Students Prepare to Face the AP Exam

Molly Farrar, A&E Editor

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In the month of May, students have two things in mind: finals and the coveted summer vacation. Advanced Placement students, on the other hand, are focused on scoring well on the AP exam after preparing all year long.

 

According to the College Board, “AP courses are rigorous, college-level classes in a variety of subjects that give students an opportunity to gain the skills and experience colleges recognize.” Some of the hardest classes at EHS include AP Chemistry, AP Physics and others which help prepare students to score well on the exam at the end of the year.

 

Senior Dean Stuart is taking the AP Calculus BC exam and the AP Physics exam, and wanted to apply what he learned from his rigorous course load.

 

“It was just important because I spent the year taking the class, so I figured why not take the exam?” he said.

 

To score the elusive five on an AP exam, it’s about application. John Meinzen’s AP Statistics students finished their classwork a few weeks prior to the test date and spent the final weeks reviewing and practicing.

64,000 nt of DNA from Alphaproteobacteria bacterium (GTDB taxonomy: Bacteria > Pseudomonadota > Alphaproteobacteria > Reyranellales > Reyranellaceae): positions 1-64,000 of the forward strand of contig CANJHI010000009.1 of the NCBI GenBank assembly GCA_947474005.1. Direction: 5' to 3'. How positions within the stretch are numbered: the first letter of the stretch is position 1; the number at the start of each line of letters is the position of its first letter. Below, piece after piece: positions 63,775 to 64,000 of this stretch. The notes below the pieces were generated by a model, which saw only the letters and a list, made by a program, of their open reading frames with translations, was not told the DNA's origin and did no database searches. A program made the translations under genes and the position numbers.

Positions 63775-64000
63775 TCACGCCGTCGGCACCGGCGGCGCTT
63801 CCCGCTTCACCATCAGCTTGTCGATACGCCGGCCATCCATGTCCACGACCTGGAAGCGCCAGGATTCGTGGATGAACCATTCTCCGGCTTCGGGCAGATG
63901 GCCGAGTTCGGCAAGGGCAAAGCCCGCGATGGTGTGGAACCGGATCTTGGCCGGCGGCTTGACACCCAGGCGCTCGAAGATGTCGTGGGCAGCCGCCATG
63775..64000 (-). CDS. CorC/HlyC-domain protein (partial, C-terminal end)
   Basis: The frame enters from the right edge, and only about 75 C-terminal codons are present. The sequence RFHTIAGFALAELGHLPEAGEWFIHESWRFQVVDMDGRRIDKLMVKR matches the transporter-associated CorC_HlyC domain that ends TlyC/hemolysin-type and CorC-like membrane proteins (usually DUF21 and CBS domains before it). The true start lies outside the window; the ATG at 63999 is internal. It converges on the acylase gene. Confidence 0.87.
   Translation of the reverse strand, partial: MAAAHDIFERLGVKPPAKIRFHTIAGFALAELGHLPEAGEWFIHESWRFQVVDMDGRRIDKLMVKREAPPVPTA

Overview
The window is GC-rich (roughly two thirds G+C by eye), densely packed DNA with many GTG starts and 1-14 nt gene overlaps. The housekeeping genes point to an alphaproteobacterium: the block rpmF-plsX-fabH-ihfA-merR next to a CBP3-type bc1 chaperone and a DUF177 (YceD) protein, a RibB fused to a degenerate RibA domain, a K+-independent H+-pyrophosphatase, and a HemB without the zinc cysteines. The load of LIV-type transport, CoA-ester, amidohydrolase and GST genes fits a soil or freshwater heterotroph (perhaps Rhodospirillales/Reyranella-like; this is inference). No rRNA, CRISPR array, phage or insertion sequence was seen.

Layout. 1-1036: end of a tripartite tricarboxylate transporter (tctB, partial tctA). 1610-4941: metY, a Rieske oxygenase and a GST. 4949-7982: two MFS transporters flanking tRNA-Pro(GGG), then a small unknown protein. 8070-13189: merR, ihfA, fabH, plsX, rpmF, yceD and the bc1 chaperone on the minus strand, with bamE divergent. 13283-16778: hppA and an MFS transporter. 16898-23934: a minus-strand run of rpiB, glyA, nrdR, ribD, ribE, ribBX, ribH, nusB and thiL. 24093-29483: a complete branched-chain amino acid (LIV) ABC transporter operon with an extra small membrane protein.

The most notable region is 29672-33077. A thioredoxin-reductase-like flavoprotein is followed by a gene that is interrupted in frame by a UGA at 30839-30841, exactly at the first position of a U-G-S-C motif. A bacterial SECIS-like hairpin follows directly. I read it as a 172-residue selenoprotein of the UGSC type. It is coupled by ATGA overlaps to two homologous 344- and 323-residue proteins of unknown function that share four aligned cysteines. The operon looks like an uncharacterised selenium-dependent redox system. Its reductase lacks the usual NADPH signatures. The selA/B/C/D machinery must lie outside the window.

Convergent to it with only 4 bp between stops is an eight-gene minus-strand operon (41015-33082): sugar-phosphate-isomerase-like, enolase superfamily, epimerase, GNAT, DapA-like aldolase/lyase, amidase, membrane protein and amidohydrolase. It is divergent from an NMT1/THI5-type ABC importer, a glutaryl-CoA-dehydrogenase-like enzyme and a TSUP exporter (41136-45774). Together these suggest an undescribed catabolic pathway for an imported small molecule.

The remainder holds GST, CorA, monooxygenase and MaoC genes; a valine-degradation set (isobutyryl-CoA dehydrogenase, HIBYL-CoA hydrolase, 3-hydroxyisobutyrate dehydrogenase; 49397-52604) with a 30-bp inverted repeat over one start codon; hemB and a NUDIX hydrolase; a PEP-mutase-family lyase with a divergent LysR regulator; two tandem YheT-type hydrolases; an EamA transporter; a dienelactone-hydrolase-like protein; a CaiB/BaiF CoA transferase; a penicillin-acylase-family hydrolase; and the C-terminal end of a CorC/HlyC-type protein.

“We’ve been doing prep such as working on questions from past AP exams in class,” junior Katrina Agustin said. “We also took a three-hour mock exam one day to see what it’ll be like on the actual test day.”

 

The main motive to take these extra tests is to save money. A good score on an AP exam can exempt you from freshman level classes, open up new opportunities in lab or with different professors, and save you money. It depends on the college, but most institutions take threes and higher.

 

Junior Maria Fitzgerald, an AP US History student, is looking to be exempt from classes at St. Louis University, University of Alabama, University at Arkansas or the University of Missouri-Kansas City.

 

“I want to earn college credit without paying a fortune for college classes,” she said. “(I hope to save) about $600, but it depends on the credit I receive.”

 

Junior Ryan Proctor is taking the AP US History exam despite not taking the AP US History class, like many of Keith Baker’s other students. Mr. Baker teaches both HUSH and APUSH and prepares his honors students for the exam as well.

 

“(Mr. Baker prepared me) by being the best teacher I’ve ever had,” Proctor said. “His knowledge of the curriculum, his love for teaching and the way he presents the material is superior to any other teacher I have ever had.”

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Students Prepare to Face the AP Exam